There are a ton of ridiculous laws in Jersey, but this one may top the list.

You know the drill. It's early in the morning.

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You're nice and toasty in your house, but it's 30 outside and you have to get to work.

Getting to work requires getting in your car which is bone-chillingly cold.

If you're lucky enough to have a remote start, you tap a button and start your car in the driveway. Otherwise, you make a mad dash outside to get that engine going.

car in winter, snow and ice on the windscreen, frozen glass wiper
Zigmunds Dizgalvis

Believe it or not, the common practice of warming up your car in the driveway is actually illegal in Jersey.

I know, right! Dumb.

In fact, the New Jersey Department of Transportation has some pretty strict rules when it comes to warming up or idling your vehicle, even if it's in your own driveway. If you don't follow these rules, it could cost you up to $250 and that's only for the first offense.

Take a look at N.J.A.C. 7:27-14,15.

It states:

All vehicles may idle for up to three minutes with the following exceptions:

  • May idle for up to 15 consecutive minutes when the vehicle has been stopped for 3 or more hours and ONLY if the temperature is <25 degrees F
  • Buses may idle while actively discharging or picking up passengers for 15 consecutive minutes in a 60-minute period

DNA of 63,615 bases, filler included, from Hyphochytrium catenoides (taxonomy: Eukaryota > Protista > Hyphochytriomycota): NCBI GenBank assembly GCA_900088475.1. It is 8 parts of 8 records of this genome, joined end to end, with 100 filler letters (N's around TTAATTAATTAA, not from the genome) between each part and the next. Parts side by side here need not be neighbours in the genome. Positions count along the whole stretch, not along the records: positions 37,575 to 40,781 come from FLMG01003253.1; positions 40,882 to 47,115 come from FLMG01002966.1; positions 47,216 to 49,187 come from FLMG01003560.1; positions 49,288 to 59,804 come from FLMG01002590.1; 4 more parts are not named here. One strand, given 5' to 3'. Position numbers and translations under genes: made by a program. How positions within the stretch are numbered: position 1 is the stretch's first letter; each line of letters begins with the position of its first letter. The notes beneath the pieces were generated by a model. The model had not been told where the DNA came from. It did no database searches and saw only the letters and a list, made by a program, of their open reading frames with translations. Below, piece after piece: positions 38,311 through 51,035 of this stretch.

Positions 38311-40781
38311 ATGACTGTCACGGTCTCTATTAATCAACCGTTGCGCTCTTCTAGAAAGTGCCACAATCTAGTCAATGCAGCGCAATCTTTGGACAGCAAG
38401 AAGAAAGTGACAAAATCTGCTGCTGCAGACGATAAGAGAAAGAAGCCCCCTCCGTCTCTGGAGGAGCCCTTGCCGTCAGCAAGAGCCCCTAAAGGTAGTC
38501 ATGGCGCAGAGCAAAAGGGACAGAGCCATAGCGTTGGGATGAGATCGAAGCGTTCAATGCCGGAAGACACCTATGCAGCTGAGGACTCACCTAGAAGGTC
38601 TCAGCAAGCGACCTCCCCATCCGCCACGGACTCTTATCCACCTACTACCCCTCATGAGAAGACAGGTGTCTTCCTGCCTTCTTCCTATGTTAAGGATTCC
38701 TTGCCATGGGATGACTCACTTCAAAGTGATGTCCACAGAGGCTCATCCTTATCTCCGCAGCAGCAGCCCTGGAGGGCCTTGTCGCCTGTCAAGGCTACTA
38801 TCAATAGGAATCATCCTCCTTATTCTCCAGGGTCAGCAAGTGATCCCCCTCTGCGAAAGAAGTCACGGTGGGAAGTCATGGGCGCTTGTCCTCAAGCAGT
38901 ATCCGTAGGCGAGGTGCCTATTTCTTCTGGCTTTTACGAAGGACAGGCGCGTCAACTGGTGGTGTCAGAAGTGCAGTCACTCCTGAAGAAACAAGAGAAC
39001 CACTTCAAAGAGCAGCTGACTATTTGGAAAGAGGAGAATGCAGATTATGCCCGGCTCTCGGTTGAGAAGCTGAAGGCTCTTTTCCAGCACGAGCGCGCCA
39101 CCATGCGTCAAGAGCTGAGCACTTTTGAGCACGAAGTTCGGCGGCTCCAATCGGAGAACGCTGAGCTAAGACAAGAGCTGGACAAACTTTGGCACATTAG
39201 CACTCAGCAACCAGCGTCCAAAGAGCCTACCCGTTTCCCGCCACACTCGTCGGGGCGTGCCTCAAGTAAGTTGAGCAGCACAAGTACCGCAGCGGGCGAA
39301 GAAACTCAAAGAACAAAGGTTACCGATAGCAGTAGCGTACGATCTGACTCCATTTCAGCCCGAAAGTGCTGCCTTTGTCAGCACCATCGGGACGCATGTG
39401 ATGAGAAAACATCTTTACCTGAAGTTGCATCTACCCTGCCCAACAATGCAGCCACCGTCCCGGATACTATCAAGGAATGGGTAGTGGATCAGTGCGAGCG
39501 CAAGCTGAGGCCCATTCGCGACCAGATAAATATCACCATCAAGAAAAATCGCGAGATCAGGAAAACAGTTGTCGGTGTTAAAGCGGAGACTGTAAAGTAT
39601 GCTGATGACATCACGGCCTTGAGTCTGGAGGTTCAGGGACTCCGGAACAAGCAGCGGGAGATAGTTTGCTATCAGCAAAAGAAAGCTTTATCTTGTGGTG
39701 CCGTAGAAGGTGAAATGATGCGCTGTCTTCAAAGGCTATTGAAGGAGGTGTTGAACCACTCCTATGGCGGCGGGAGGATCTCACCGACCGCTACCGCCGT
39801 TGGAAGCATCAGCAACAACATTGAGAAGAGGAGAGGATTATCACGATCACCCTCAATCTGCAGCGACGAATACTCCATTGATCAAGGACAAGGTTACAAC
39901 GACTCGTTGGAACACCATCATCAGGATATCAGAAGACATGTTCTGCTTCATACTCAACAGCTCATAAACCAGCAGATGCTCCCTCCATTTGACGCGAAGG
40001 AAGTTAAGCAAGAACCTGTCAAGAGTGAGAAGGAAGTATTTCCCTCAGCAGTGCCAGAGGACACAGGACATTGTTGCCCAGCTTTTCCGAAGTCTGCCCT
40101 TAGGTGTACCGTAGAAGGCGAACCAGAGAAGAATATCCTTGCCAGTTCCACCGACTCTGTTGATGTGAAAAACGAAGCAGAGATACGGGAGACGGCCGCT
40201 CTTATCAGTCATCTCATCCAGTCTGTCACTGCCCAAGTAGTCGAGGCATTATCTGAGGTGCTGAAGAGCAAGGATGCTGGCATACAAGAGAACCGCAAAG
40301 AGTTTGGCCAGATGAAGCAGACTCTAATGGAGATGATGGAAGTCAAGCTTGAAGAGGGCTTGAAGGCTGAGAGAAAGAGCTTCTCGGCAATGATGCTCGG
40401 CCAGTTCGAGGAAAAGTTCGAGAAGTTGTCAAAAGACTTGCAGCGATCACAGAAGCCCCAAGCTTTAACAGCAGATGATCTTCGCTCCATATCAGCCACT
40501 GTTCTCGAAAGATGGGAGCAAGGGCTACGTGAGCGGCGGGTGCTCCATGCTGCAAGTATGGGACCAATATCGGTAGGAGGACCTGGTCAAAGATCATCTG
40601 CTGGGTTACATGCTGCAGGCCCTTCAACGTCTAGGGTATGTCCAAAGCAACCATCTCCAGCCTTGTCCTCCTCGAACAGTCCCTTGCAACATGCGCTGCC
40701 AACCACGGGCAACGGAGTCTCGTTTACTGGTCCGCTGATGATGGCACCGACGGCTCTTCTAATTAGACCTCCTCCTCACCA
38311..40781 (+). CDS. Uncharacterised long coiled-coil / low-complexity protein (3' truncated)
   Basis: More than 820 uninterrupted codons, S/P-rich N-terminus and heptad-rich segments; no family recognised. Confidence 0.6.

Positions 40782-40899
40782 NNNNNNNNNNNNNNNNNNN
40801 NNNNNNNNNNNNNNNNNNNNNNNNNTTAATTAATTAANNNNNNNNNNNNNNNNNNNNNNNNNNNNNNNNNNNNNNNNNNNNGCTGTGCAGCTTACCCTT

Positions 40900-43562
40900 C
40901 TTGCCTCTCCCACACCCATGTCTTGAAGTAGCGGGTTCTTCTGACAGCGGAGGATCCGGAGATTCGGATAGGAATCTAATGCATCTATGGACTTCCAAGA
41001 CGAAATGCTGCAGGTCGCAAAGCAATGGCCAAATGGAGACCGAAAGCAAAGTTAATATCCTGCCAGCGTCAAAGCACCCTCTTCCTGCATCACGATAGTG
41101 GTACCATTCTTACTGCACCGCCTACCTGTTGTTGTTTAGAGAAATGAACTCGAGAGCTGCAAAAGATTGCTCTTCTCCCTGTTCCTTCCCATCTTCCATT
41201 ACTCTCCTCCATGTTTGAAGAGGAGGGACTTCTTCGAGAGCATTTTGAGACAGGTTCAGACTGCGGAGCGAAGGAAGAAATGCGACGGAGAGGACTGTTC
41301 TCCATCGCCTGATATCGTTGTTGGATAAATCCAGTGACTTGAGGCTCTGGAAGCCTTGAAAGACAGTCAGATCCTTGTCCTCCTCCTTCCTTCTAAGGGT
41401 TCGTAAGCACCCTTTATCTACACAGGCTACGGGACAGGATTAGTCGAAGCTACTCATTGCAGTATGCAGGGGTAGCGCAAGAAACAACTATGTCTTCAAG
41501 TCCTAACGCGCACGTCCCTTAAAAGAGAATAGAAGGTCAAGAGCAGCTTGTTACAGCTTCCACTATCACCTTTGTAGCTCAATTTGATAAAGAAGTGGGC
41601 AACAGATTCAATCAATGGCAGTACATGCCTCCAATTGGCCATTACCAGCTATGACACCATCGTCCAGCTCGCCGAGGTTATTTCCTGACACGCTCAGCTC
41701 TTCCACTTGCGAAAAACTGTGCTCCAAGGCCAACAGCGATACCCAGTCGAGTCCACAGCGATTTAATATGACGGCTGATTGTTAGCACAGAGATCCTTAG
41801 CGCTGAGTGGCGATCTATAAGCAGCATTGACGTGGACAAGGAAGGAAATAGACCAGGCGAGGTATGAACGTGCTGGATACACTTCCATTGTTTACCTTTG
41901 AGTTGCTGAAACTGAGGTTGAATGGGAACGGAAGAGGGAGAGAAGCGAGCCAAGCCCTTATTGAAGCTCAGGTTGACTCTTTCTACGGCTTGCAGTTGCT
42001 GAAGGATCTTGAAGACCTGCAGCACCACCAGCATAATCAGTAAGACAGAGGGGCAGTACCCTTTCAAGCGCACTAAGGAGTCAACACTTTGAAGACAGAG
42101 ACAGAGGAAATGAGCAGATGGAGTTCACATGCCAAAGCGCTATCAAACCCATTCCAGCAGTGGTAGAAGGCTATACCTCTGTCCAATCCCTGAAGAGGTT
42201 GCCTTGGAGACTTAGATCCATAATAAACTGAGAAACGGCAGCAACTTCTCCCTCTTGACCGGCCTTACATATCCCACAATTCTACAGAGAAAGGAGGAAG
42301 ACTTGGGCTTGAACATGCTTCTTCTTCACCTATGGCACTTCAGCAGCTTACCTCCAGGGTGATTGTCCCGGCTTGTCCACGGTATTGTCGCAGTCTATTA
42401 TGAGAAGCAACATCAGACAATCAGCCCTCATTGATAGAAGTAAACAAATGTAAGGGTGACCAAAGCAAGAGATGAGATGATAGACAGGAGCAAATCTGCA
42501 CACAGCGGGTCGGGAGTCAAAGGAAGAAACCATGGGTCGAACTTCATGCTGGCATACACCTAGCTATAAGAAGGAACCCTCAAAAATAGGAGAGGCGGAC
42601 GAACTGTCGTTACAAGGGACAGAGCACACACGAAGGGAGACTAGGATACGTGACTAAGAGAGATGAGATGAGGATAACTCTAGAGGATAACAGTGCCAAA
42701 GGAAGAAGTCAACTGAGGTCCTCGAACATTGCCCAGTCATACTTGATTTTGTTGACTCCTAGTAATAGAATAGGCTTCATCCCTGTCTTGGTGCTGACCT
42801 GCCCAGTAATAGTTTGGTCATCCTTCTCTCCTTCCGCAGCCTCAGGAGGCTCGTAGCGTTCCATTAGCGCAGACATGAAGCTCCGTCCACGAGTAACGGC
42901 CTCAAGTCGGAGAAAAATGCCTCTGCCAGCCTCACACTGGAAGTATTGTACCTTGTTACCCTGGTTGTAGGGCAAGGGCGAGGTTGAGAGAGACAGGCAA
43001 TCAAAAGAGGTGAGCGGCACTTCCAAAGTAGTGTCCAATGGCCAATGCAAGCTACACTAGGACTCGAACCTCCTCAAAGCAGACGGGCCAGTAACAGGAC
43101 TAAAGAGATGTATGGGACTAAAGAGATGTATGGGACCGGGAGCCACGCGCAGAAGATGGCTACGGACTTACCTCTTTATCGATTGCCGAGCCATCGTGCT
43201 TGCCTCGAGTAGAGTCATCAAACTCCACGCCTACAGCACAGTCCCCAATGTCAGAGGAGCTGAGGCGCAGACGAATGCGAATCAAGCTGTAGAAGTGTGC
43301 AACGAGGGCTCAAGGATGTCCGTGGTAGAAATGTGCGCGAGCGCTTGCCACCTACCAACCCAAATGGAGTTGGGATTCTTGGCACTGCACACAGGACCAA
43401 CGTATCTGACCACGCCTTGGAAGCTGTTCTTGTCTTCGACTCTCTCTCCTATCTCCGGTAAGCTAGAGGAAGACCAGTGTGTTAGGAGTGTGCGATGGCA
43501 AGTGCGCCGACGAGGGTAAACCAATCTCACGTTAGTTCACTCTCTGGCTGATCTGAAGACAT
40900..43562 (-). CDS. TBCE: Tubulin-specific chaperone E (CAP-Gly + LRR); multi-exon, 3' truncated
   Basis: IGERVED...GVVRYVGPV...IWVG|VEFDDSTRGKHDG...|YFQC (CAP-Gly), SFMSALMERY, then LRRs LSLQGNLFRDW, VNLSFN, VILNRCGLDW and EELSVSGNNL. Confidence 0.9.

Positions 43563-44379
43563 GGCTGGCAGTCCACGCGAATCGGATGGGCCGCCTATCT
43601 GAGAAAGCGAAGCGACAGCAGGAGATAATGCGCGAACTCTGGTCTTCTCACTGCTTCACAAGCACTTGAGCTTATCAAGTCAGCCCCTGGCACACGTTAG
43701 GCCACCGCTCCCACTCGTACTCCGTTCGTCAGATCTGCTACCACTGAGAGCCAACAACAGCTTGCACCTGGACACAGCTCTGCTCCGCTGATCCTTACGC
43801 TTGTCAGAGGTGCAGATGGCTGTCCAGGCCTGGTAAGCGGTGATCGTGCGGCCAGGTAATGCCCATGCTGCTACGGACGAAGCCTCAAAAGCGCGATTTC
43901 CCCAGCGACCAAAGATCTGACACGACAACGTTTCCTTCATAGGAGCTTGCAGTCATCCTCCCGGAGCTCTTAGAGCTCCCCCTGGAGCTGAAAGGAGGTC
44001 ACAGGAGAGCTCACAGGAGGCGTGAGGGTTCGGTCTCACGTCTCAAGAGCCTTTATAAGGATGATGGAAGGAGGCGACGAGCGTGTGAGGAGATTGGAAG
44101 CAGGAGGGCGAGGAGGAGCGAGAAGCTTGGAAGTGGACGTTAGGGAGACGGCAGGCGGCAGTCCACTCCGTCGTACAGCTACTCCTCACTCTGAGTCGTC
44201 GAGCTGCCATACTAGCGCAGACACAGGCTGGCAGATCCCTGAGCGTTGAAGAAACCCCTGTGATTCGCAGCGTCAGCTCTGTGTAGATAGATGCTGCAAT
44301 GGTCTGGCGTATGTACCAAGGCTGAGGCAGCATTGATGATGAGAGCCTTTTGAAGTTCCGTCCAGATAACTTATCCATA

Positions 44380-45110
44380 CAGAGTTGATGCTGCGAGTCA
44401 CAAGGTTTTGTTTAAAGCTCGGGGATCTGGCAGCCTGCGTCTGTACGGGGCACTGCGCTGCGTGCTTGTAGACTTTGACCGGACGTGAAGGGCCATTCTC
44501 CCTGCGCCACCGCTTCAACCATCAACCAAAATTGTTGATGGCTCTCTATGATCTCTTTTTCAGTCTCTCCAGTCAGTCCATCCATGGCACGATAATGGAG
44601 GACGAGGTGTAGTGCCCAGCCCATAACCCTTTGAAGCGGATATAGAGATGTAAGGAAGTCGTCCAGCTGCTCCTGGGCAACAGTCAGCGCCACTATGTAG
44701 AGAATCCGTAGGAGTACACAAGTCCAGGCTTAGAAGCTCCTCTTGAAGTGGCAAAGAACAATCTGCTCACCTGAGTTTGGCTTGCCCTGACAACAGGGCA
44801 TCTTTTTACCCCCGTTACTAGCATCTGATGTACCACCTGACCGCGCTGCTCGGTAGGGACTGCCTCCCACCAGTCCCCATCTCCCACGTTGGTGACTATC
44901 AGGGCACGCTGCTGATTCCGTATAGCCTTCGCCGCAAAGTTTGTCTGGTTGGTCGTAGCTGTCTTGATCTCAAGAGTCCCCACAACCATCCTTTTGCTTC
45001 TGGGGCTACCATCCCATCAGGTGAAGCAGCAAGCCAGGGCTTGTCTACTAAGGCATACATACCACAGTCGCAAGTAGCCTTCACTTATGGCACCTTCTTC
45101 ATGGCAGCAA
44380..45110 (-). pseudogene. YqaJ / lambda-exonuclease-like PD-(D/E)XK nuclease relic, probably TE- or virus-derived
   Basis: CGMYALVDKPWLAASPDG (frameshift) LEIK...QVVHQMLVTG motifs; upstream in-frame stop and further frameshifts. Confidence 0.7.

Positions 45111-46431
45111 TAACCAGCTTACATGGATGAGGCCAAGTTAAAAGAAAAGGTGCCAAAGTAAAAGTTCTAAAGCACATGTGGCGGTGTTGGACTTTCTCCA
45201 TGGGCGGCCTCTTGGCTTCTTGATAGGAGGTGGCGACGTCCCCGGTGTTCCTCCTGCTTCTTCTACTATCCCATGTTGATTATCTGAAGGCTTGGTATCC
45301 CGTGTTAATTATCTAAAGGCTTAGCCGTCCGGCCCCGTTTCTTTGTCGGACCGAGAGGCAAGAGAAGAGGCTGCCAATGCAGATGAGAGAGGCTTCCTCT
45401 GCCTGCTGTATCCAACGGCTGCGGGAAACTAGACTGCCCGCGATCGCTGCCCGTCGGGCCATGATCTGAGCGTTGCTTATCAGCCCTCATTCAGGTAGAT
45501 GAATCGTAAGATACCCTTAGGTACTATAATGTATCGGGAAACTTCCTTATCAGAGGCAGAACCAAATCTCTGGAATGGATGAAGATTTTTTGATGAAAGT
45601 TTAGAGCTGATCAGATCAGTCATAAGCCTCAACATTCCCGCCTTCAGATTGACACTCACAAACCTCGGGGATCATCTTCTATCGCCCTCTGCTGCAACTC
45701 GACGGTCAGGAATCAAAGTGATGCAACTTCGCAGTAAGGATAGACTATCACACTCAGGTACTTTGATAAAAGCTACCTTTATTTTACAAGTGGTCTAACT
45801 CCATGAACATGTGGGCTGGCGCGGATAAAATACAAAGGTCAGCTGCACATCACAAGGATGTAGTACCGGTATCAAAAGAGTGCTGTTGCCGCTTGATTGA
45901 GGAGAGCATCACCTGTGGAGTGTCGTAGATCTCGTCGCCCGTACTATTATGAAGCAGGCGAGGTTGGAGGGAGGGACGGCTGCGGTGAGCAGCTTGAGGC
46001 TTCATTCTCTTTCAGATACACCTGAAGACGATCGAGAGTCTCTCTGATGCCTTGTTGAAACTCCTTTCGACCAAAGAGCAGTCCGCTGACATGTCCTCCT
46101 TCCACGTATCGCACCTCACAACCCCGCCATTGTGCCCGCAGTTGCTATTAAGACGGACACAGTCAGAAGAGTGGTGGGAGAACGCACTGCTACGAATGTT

• No idling is allowed in a parking space with available and functioning electrification technology

This is part of the Department's "Stop The Soot" campaign.

The DEP even provides a 24-hour hotline to report (rat on) people with an idling vehicle.

I will not be sharing that phone number here.

Think this is made-up hysteria?

Last year, my neighbor got an early morning visit from an officer and a nice $250 summons because she was warming her car up in her own driveway.

It had only been 10 minutes according to my neighbor.

Winter laws like this make me want to live in one of the 50 best beach towns in America. Take a look!

Every beach town has its share of pluses and minuses, which got us thinking about what makes a beach town the best one to live in. To find out, Stacker consulted data from WalletHub, released June 17, 2020, that compares U.S. beach towns. Ratings are based on six categories: affordability, weather, safety, economy, education and health, and quality of life. The cities ranged in population from 10,000 to 150,000, but they had to have at least one local beach listed on TripAdvisor. Read the full methodology here. From those rankings, we selected the top 50. Readers who live in California and Florida will be unsurprised to learn that many of towns featured here are in one of those two states.

Keep reading to see if your favorite beach town made the cut.

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